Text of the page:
Search - Various Artists :: Real Kansas City 20's 30's & 40's

Real Kansas City 20's 30's & 40's
Various Artists
Real Kansas City 20's 30's & 40's
Genres: Blues, Jazz, Special Interest, Pop, R&B, Broadway & Vocalists
  •  Track Listings (25) - Disc #1


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CD Details

All Artists: Various Artists
Title: Real Kansas City 20's 30's & 40's
Members Wishing: 2
Total Copies: 0
Label: Sony
Original Release Date: 5/28/1996
Release Date: 5/28/1996
Genres: Blues, Jazz, Special Interest, Pop, R&B, Broadway & Vocalists
Styles: Traditional Blues, Jump Blues, Piano Blues, New Orleans Jazz, Swing Jazz, Traditional Jazz & Ragtime, Bebop, Oldies, Classic R&B, Traditional Vocal Pop
Number of Discs: 1
SwapaCD Credits: 1
UPC: 074646485521

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CD Reviews

Excellent cross-section of KC 20s-30s Jazz
T. Hoffman | Palo Alto, CA USA | 02/26/2000
(5 out of 5 stars)

"Combining cuts from all the key KC players and many obscure groups, this CD is an excellent intro to the KC 20s-30s sound, and the sound quality is great. This is the original music that is celebrated by the awesome soundtrack to Robert Altman's film, "Kansas City" -- however, this disc stomps and swings more consistently from song-to-song than the soundtrack. Count Basie tears up the piano on a track or two from the mid-30's."
Fabulous overview of 1930's territory music scene
Michael Laprarie | Oklahoma City, OK USA | 11/13/2001
(5 out of 5 stars)

"This CD is by far the best compilation of music from the black territory bands of the southwestern United States during the Depression years.These bands toured on the back roads of Oklahoma, Texas, Kansas, and Arkansas and played mostly one-night stops at local taverns and dance halls in colored neighborhoods during the 1930's and early 1940's. Many of Kansas City's bands went on to fame and fortune, and Count Basie was probably the most famous of these. Other bandleaders like Ernie Fields found local fame on the Kansas City - Oklahoma City - Dallas circuit, but never made it big nationally.While this CD was conceived by CBS/Sony Entertainment as a companion to Robert Altman's movie "Kansas City", it can be thoroughly enjoyed by anyone who is looking for a good collection of swing tunes, or who wants to know more about the roots of the Swing Era in the southwestern United States."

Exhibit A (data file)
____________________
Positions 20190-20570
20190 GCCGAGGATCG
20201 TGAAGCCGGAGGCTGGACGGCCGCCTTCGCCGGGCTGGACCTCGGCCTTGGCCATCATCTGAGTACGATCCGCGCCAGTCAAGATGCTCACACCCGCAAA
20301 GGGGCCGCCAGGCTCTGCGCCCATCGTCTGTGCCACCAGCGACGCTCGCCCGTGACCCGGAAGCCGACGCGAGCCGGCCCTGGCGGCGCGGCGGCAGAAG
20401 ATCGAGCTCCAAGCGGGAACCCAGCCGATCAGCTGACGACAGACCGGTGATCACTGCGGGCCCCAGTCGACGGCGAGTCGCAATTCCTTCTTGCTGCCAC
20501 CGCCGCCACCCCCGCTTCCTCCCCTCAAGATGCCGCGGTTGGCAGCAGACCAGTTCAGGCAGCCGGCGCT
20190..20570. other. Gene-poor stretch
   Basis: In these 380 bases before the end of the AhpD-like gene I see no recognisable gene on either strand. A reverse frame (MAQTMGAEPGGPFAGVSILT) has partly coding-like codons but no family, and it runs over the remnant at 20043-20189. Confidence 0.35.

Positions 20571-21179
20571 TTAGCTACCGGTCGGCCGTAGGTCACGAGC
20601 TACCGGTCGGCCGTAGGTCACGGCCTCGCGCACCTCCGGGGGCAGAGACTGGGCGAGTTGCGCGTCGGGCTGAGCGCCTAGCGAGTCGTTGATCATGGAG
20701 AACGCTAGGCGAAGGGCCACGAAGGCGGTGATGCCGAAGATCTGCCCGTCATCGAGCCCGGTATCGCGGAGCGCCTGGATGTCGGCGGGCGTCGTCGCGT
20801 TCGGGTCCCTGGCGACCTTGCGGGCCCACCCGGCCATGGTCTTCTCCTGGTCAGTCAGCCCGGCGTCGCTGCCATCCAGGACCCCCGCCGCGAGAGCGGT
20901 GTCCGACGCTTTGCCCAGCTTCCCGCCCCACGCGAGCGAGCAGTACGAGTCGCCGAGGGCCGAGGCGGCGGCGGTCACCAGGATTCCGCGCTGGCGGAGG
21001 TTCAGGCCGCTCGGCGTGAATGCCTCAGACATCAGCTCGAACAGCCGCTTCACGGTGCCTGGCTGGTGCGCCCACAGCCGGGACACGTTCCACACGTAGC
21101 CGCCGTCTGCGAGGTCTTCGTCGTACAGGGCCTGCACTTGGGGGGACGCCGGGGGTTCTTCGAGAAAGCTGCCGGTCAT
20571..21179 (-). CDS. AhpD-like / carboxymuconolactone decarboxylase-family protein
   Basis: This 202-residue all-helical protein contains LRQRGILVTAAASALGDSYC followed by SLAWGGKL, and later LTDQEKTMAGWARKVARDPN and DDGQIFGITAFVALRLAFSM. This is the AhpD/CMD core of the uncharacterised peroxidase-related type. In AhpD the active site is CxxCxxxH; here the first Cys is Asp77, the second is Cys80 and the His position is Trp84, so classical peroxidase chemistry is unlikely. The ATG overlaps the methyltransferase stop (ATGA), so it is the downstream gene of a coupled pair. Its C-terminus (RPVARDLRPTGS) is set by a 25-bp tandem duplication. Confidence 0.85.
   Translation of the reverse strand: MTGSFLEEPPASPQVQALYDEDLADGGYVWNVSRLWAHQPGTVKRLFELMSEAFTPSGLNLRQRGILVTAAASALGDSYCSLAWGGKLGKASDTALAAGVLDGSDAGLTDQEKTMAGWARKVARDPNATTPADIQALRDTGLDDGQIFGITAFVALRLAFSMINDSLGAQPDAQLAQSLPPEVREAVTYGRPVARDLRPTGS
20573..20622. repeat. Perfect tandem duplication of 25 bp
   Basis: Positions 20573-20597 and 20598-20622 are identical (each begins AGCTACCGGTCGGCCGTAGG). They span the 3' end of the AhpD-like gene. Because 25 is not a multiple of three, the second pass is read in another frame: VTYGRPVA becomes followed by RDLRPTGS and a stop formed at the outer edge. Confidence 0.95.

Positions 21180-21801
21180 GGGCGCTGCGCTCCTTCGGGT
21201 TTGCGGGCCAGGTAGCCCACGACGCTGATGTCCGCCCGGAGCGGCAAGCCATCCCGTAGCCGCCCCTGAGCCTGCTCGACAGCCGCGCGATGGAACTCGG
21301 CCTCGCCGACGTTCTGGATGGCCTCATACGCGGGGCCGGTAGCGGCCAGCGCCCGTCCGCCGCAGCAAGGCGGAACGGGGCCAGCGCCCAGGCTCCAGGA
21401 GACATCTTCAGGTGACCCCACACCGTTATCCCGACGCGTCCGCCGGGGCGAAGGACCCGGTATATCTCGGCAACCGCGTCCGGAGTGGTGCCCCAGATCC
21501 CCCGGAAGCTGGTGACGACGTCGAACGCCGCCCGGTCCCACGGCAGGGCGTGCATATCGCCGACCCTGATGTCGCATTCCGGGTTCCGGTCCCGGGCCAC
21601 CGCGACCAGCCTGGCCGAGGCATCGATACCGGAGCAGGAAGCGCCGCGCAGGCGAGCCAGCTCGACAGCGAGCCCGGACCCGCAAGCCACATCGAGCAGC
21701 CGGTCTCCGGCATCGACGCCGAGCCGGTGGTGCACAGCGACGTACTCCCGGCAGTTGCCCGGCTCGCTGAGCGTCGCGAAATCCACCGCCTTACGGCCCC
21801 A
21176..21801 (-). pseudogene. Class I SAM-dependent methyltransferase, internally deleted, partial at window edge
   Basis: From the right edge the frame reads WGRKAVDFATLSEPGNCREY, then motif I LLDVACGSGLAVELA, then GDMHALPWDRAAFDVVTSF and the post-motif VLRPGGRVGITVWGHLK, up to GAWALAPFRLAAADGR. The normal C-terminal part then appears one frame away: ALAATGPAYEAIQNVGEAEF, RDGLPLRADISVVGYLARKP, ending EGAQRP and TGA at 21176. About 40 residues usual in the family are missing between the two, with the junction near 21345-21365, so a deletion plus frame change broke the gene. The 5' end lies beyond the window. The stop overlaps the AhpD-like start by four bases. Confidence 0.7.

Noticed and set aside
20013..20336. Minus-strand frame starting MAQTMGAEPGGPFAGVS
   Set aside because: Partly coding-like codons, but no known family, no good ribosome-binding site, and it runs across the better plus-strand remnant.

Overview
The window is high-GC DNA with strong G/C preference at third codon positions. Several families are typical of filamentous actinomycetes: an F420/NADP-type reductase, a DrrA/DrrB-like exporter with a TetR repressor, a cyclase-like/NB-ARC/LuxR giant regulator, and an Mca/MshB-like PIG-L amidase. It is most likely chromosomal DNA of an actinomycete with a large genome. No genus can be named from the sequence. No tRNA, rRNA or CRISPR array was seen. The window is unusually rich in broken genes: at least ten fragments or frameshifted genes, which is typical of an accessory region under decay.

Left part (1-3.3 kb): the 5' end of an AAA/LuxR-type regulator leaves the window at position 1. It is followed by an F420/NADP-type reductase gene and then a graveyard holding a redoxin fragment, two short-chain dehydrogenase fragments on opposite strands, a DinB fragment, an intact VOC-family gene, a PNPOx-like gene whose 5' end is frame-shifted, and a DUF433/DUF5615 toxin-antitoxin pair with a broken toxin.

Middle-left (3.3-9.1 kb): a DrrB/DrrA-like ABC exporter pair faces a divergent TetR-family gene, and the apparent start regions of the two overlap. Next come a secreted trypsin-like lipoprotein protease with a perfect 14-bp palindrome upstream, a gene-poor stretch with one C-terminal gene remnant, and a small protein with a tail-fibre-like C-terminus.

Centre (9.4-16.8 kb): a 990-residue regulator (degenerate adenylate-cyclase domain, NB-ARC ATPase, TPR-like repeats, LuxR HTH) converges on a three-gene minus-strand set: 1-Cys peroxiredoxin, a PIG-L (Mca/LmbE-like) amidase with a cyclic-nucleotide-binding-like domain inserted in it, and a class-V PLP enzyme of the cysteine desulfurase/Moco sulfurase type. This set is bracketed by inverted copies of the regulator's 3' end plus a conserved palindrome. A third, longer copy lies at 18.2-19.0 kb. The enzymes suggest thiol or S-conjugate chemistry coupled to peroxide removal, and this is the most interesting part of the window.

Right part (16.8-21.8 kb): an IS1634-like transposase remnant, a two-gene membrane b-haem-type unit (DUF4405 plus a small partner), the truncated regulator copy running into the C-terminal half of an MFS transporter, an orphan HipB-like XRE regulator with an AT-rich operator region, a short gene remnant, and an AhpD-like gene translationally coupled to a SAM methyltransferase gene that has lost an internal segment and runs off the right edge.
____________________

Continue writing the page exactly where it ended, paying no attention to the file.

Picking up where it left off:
So Much to Admire
J. C Clark | Overland Park, KS United States | 07/31/2007
(5 out of 5 stars)

"My first few spins of this CD were somewhat disappointing. It just did not deliver what I was expecting. Looking back, I cannot imagine precisely what that expectation was, since it now gets more play than most every other CD in my collection. It's not perfect. Some of the connections to Kansas City are a bit tenuous, the booklet is annoyingly written and very annoyingly laid out, and a couple of cuts are not indicative of either the sound or feel, in my opinion. Overall though, this is a splendid collection of some hot music from a hot time. Starting from the first cut, where we enjoy the great Bennie Moten and his Kansas City Orchestra, we are treated to some spectacular musicianship, in this case cornet playing that will knock your socks off. I think Moten an astonishing genius who would be near the top of everyone's lists if he had lived a bit longer. Listen to that piano on "Prince of Wails." Man, the guy was both tasteful and fiery.

And you get not necessarily the most famous cuts from some Kansas City legends, which is nice, but all good ones. Jay McShann and his young sax player Charlie Parker, Mary Lou Williams, Count Basie and Julia Lee are all icons from this era, and all icons who called KC home. Buck O'Neil has reminisced wonderfully about how the music played all night, spilling out from every club into the streets around 12th and Vine. How lucky he was to have lived here and heard this music as it was created! This one gets more enjoyable with every listen."